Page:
September 22, 2014 | Rome, Italy | Clear 20°C
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Comedy-Romantic Comedy

The One I Love

Charlie McDowel's disjointed "dramedy" gets little from both comedy and the supernatural.


Party Girl

Three French directors give a middle-aged reveler a new look on life.


To Catch a Thief

Cary Grant and ravishing Grace Kelly make the French Riviera a place to remember.

Science Fiction


Josh Trank's cautionary tale about superpowered-adolescence is sneaky smart.


Artificial Intelligence deserves better than Wally Pfister's hackneyed silliness.


A close-by comet causes all manner of human unsettling in the mind of James Ward Byrkit.

Under the Skin

Jonathan Glazer strays far afield of a bizarre novel and ends up getting lost.

The Zero Theorem

When Terry Gilliam strikes out you can hear the sound waves a galaxy away.


The Grand Budapest Hotel

Good intentions don't save Wes Anderson's latest from a kind of historical identity crisis.

Sleep Dealer

Mexican Alex Rodriguez's 2008 B-movie touched on some prescient notions.

Date: 1954
Directed by: Alfred Hitchcock
Starring: Ray Milland, Grace Kelly, Robert Cummings, John Williams

Dial M for Murder

A husband who knows his wealthy wife has had an affair enlists a con man to kill her. The uncomplicated premise is all the fuel Hitchcock needs to construct a textbook crime-gone-wrong thriller. Thanks, that is, to masterful pacing and a deft performance from Ray Milland as a greedy, cuckolded husband.

Milland is Tony Wendice, a former tennis pro who's packed it in to live a comfortable London life with his rich, doe-eyed wife Margot (Grace Kelly). When he finds love letters between Margot and American mystery writer Mark Halliday (Robert Cummings), and knows Mark is visiting London, he hires an outsider to follow through with a murder plan whose success depends on a series of chess moves. As most mystery writers know, visiting Mark included, the perfect murder is perfect until the unforeseen interferes. And that happens here. Margot stabs and kills her assailant.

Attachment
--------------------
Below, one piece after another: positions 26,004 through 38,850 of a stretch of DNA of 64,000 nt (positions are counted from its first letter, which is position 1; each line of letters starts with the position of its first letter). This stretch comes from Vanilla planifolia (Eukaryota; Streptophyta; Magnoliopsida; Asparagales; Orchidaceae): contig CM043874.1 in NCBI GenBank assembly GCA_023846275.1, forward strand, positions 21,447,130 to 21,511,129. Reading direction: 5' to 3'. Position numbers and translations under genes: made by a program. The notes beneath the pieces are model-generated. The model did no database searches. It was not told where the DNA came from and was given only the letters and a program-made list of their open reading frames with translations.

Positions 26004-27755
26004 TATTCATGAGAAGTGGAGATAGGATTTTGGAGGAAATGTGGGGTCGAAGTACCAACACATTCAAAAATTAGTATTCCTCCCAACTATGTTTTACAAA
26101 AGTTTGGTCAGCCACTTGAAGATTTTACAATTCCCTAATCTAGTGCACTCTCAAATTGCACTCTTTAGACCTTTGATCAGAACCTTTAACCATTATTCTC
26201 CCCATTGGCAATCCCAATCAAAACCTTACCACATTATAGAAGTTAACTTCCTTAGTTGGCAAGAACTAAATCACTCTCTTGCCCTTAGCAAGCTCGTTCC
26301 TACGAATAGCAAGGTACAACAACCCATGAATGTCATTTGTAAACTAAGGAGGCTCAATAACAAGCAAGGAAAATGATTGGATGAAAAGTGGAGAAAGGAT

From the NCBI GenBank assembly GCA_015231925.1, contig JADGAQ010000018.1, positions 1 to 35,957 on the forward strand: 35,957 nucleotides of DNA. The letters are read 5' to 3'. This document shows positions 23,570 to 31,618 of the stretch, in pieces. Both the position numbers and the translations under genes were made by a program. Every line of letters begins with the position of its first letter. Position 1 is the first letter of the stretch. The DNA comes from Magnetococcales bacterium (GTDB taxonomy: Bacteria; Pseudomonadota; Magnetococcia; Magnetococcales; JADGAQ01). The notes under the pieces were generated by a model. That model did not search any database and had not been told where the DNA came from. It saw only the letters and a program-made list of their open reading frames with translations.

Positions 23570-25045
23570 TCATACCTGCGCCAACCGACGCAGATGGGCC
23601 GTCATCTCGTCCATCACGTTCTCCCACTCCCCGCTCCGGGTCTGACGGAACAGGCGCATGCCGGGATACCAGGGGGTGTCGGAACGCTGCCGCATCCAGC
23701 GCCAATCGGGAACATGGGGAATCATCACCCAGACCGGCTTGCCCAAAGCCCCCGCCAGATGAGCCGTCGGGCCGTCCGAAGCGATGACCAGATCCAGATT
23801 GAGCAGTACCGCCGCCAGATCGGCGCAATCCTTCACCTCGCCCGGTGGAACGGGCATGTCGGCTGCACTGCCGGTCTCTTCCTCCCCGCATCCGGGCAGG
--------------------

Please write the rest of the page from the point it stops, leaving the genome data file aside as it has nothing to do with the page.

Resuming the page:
Controlling, shifty-eyed Tony tries covering his tracks, which is when the film, from Fredrick Knott successful play (and screenplay), acquires its wry theatrical elegance. As a chief inspector Hubbard (John Williams) peels layers from the onion, the trail appears to lead to unfaithful Margot. The botched murder suddenly seems on the verge of turning into the perfect frame job. But managing the last few details are the hardest, particularly as Mark grows suspicious and Hubbard starts following the money.

Villainy has rarely gotten a more suavely accomplished face than the one Milland puts to Wendice, a husband above reproach until the many walls of blackmail come tumbling down. The final scene is old school to the core, reminiscent of the World War I days when shot-down pilots saluted their conquerors as their planes began their downward nosedive.

Reviewed by: Marcia Yarrow
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